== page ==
Investcorp walks away from talks on designer Cavalli stake, say sources-Reuters

(Reuters) – Gulf investment firm Investcorp has ended talks to buy a majority stake in Italian fashion house Roberto Cavalli, several sources familiar with the deal said, as it was unwilling to pay the 450-million-euro ($612 million) price tag.

The 73-year-old designer was hoping to receive an offer from Investcorp by a June 30 deadline, but the Bahrain-based private equity company walked away from the negotiation table, said two sources close to the deal.

“The company lacks appeal and there is a discrepancy between the asking price and the cost of turning around the business,” said one of the sources, who declined to be named.

Price expectations for around 60 percent of the company were based on a multiple of 18 times earnings before interest, tax, depreciation and amortization (EBITDA) of 25 million euros.

Both Cavalli and Investcorp declined to comment.

The sources said Cavalli had approached Bahrain-based Investcorp in May after negotiations with London-based buyout firm Permira stalled over valuation disagreements.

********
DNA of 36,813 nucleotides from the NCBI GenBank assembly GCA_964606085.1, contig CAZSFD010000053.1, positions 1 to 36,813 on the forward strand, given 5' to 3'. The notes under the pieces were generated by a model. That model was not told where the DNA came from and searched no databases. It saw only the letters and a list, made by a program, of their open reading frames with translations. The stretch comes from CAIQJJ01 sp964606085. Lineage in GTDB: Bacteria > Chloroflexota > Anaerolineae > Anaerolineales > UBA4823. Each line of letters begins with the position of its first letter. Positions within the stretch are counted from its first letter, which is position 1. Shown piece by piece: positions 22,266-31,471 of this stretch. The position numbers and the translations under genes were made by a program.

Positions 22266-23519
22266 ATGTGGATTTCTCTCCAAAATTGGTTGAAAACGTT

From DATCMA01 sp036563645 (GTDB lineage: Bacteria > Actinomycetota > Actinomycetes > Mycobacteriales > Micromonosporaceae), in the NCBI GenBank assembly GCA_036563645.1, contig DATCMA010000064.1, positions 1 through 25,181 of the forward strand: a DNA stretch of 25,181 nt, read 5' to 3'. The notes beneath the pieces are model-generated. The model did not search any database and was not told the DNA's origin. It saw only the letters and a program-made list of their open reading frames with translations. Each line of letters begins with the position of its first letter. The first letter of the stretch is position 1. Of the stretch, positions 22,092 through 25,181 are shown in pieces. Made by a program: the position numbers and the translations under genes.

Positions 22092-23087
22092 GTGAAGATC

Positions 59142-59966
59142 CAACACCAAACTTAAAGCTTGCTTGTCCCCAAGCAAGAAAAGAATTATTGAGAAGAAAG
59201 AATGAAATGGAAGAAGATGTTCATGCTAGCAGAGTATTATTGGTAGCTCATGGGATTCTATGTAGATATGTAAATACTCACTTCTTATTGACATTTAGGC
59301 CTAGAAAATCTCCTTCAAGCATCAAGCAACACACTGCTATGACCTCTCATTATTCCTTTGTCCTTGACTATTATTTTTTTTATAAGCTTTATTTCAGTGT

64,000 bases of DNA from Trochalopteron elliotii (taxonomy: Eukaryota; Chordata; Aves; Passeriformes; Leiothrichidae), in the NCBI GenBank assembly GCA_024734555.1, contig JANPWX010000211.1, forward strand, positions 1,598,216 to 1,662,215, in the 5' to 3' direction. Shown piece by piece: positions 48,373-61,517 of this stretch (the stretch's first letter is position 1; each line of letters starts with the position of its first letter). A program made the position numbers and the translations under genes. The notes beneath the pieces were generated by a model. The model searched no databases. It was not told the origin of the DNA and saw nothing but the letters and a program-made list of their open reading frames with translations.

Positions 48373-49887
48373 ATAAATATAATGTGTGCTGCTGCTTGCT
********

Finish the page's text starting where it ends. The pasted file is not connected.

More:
Permira was prepared to offer more than 300 million euros to secure control of the company but the designer was adamant on pricing, the sources said.

“Permira’s best bid would not even match Cavalli’s minimum threshold and the designer would not lower the bar,” said one of the sources.

Permira, headquartered on London’s Pall Mall close to Buckingham Palace, declined to comment.

“Investors have become wary of a company which has been on the market for years,” said one sector banker, who recalled a series of failed attempts to sell Cavalli to investment funds such as Clessidra in 2009.

Cavalli is facing declining growth, partly due to a steep contraction in Russian orders caused by the rouble’s depreciation after the crisis in Ukraine.

While the brand is well established in Russia and Eastern Europe, the Middle East and Latin America, it has yet to take off in China and other fast growing Asian markets.

The sources said this was because the Florentine fashion house has a weaker distribution network in Asia and has experienced a general lack of enthusiasm for its exuberant style.

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